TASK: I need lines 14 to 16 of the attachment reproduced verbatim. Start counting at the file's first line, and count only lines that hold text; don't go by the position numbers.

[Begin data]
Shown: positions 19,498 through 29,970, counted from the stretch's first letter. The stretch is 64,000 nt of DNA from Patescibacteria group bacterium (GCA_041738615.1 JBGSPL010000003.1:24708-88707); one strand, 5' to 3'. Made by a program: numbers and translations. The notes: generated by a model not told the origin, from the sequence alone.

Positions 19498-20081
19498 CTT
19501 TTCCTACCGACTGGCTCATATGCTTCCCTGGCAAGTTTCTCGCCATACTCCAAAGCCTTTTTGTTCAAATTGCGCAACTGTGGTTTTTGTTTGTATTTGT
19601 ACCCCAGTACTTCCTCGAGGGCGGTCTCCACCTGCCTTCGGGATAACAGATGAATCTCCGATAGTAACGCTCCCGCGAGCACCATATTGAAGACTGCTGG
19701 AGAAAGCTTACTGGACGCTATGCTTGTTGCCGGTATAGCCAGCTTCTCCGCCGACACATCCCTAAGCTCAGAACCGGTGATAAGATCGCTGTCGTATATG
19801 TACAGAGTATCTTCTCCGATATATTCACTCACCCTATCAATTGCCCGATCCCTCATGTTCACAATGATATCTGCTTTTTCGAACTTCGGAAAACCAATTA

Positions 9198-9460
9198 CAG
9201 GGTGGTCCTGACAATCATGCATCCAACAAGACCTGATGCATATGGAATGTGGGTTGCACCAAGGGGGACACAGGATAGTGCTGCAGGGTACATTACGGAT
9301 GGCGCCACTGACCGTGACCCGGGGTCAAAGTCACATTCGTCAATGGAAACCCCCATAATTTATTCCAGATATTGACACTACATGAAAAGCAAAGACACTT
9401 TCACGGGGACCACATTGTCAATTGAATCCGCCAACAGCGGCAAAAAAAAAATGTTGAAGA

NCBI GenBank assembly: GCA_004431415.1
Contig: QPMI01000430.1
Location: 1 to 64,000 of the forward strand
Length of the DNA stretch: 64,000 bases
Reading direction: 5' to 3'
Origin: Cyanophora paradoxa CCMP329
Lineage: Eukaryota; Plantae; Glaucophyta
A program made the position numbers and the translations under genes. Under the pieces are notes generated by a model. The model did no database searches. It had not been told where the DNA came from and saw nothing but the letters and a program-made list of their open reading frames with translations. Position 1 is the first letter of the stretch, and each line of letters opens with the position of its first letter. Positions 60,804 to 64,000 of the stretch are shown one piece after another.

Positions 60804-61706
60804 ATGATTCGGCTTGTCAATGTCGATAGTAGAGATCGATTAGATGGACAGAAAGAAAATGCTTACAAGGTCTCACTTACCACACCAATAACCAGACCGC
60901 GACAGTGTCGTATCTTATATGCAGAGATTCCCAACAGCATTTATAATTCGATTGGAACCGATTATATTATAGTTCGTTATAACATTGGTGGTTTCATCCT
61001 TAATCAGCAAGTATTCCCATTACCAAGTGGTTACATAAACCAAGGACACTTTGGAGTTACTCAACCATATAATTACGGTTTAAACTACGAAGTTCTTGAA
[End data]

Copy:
Contig: QPMI01000430.1
Location: 1 to 64,000 of the forward strand
Length of the DNA stretch: 64,000 bases